The acoustic transducer may be shaped and sized to contact the acoustic elements individually. In some embodiments, the acoustic transducer has a generally peak-shaped tip for contacting the acoustic elements. The tip may have an elevational length less than about 1 cm, and in one embodiment has an elevational length between 0.1 and 0.5 cm. In one embodiment, the tip comprises polyvinylidene fluoride.
The hand-held testing device may further comprise a signaling element provided in electrical communication with the circuitry, which is further configured to identify production of the voltage pulse by placing the signaling element into a predetermined state. In some embodiments, the signaling element comprises a plurality of predetermined states, with the circuitry being further configured to identify a failure to produce the voltage pulse by placing the signaling element into a second of the predetermined states. A suitable signaling element may comprise a light-emitting diode.
The housing of the hand-held testing device may be generally cylindrical. It may have a diameter between about 0.2 cm and 5.0 cm, and may have a length between about 4 cm and 30 cm.
In one embodiment, the circuitry is configured to operate the transducer to transmit the transmitted acoustic signal to the one of the acoustic elements substantially synchronously with receipt of the received acoustic signal by the acoustic transducer.
In a second set of embodiments, a method is provided for testing operation of acoustic elements comprised by an acoustic device. A received acoustic signal is received with an acoustic transducer comprised by a hand-held device from one of the acoustic elements. A voltage pulse is generated with the acoustic transducer in response to receipt of the received acoustic signal. Generation of the voltage pulse is identified. A transmitted acoustic signal is transmitted to the one of the acoustic elements with the acoustic transducer.
In some such embodiments, the acoustic transducer consists of a single acoustic transducer. The transmitted acoustic signal may comprise a plurality of transmitted acoustic signals having different frequencies. In certain cases, the plurality of transmitted acoustic signals are transmitted successively in time. Identification of the generated voltage pulse may comprise placing a signaling element comprised by the hand-held device into a predetermined state.
In a third set of embodiments, a method is also provided for testing operation of acoustic elements comprised by an acoustic device. A hand-held device that comprises a transducer is positioned such that the transducer is in contact with one of the acoustic elements. A determination is made whether the acoustic element is operational by observing a state of a signaling element comprised by the hand-held device. The state of the signaling element indicates a result of attempting to receive a first acoustic signal from the one of the acoustic elements with the transducer and to transmit a second acoustic signal with the transducer to the one of the acoustic elements. The hand-held device is moved successively to different ones of the acoustic elements to repeat the step of determining with respect to such different ones of the acoustic elements.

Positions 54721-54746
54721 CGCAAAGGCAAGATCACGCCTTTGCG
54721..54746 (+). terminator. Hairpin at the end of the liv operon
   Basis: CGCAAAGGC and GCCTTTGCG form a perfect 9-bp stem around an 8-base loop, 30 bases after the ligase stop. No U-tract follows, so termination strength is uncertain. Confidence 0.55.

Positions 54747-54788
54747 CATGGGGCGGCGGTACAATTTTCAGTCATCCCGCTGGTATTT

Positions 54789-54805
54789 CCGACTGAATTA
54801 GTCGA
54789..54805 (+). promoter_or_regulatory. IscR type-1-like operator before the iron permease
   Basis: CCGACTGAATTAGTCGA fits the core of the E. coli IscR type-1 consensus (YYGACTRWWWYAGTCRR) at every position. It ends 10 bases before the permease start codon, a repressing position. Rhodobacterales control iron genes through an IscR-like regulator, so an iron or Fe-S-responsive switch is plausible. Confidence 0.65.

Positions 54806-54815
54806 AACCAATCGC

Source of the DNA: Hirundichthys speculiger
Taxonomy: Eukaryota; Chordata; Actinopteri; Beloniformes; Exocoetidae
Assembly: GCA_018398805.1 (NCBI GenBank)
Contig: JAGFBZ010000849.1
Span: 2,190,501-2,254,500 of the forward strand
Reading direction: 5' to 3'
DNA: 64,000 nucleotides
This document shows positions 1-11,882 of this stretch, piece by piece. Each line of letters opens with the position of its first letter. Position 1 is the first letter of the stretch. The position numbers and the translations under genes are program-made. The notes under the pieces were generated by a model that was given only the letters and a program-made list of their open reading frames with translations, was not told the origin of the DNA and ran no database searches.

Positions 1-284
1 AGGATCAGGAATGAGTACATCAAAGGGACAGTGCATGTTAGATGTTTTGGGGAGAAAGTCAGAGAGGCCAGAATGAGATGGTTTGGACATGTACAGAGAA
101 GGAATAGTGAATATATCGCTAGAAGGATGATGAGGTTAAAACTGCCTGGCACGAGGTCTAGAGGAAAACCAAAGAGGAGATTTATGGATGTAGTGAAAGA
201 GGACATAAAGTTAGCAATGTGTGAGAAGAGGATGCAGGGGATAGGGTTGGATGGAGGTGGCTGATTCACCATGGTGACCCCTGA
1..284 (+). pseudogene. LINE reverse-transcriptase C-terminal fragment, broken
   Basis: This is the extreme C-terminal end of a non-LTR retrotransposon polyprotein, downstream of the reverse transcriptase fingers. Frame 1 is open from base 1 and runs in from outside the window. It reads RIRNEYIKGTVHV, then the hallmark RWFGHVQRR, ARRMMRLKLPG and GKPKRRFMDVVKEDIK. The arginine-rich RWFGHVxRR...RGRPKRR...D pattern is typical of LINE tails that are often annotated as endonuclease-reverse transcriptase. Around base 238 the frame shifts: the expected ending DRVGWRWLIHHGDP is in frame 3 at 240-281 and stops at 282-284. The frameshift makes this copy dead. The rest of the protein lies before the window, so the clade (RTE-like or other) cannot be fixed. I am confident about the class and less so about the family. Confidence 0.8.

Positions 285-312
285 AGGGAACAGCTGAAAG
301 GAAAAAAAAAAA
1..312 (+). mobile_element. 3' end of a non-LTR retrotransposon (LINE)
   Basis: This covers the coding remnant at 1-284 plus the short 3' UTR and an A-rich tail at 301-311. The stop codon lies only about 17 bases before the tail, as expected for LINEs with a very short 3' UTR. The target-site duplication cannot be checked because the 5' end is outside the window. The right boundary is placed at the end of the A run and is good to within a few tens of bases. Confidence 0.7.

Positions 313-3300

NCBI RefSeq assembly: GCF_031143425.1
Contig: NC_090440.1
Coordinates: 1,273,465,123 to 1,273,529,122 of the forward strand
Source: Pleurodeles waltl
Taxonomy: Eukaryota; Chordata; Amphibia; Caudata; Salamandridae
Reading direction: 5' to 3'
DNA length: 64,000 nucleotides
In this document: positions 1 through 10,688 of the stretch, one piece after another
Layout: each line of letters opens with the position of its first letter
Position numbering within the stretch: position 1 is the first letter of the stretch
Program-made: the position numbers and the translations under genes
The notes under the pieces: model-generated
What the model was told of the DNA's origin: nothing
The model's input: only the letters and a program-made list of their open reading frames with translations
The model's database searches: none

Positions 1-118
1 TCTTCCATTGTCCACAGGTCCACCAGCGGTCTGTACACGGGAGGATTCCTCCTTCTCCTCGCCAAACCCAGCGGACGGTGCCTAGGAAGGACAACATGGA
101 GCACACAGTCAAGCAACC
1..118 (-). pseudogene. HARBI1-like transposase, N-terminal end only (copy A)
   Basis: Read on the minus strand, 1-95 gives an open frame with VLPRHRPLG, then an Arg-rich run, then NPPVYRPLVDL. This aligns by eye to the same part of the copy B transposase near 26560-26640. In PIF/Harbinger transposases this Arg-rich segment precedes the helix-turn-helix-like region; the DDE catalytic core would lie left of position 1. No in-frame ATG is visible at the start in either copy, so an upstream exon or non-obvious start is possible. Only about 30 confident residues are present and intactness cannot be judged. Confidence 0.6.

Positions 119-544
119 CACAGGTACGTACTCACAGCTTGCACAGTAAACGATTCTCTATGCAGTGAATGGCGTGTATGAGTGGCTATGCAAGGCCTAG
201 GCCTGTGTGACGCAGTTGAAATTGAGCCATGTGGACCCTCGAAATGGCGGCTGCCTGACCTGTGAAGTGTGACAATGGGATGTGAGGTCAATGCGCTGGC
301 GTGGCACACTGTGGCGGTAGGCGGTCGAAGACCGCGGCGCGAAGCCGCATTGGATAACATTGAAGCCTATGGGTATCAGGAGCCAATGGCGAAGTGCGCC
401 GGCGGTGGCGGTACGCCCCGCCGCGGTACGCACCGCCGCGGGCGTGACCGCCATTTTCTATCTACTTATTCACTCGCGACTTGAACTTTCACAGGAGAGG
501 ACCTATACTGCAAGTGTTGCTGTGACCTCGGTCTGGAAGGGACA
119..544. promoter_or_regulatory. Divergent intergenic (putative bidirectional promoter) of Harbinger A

The hand-held device may be generally cylindrical, having a diameter between about 0.2 cm and 5.0 cm and a length between about 4 cm and 30 cm. The signaling element may comprise a light-emitting diode.
In a fourth set of embodiments, a method is provided of testing an operational modality of an acoustic system. The acoustic system is provided in a state configured to generate an image on a display in accordance with the operational modality. The image is derived from input from an acoustic probe in accordance with the state. The acoustic probe is provided in electrical communication with an input to the acoustic system. The acoustic probe has a plurality of acoustic transducers. Each acoustic transducer is adapted to convert an acoustic signal into an electronic signal that is provided to the input. A voltage pulse is generated with a hand-held testing device. The voltage pulse is converted into a test acoustic signal with the testing device. The test acoustic signal is transmitted to the acoustic probe. A diagnostic image is displayed on the display corresponding to a processing of the test acoustic signal by the acoustic probe and the acoustic system in accordance with the state of the acoustic system.
In some of these embodiments, the operational modality comprises a B-mode modality. The absence of a signal in the diagnostic image then indicates the presence of a fault. A position of transmitting the test acoustic signal to the acoustic probe may be translated across the plurality of transducers. In some embodiments, a verification acoustic signal is received from the acoustic probe with the test device. A signaling element of the test device is activated to confirm receipt of the verification signal. The absence of the signal in the diagnostic image then indicates the fault is present in the acoustic system. In some cases, the test signal might comprise a plurality of different frequencies. The diagnostic image may then comprise features generated from multiple of the different frequencies. If the acoustic probe is a narrowband probe, the diagnostic image may consist of features generated from only one of the plurality of different frequencies.